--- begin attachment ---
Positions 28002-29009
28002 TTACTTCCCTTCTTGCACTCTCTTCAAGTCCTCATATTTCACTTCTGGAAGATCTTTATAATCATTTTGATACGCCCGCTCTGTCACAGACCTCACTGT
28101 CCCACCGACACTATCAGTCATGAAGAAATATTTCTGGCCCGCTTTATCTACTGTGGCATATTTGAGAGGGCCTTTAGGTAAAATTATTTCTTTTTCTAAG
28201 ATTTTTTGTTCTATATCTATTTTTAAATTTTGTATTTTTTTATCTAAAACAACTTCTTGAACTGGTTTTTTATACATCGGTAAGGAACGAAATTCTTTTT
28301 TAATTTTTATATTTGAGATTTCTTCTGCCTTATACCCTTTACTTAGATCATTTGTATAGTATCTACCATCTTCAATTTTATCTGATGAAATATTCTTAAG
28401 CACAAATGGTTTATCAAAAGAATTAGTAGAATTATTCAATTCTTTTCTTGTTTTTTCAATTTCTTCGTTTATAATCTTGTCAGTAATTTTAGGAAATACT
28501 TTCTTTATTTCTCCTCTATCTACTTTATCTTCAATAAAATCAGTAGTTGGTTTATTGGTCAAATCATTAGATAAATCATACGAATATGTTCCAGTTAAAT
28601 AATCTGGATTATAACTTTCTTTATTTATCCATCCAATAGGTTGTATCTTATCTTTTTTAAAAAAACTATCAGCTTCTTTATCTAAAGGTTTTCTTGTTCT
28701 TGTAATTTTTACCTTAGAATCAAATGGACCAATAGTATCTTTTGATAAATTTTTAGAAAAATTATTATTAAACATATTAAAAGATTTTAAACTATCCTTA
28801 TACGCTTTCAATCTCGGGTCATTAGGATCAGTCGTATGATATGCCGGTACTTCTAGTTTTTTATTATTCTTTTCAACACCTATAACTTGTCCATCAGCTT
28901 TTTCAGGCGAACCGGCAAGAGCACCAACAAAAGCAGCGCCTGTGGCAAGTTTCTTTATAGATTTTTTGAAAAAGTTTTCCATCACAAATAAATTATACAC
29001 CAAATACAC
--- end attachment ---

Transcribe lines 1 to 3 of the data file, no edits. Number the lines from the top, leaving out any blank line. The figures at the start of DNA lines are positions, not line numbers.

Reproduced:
Positions 28002-29009
28002 TTACTTCCCTTCTTGCACTCTCTTCAAGTCCTCATATTTCACTTCTGGAAGATCTTTATAATCATTTTGATACGCCCGCTCTGTCACAGACCTCACTGT
28101 CCCACCGACACTATCAGTCATGAAGAAATATTTCTGGCCCGCTTTATCTACTGTGGCATATTTGAGAGGGCCTTTAGGTAAAATTATTTCTTTTTCTAAG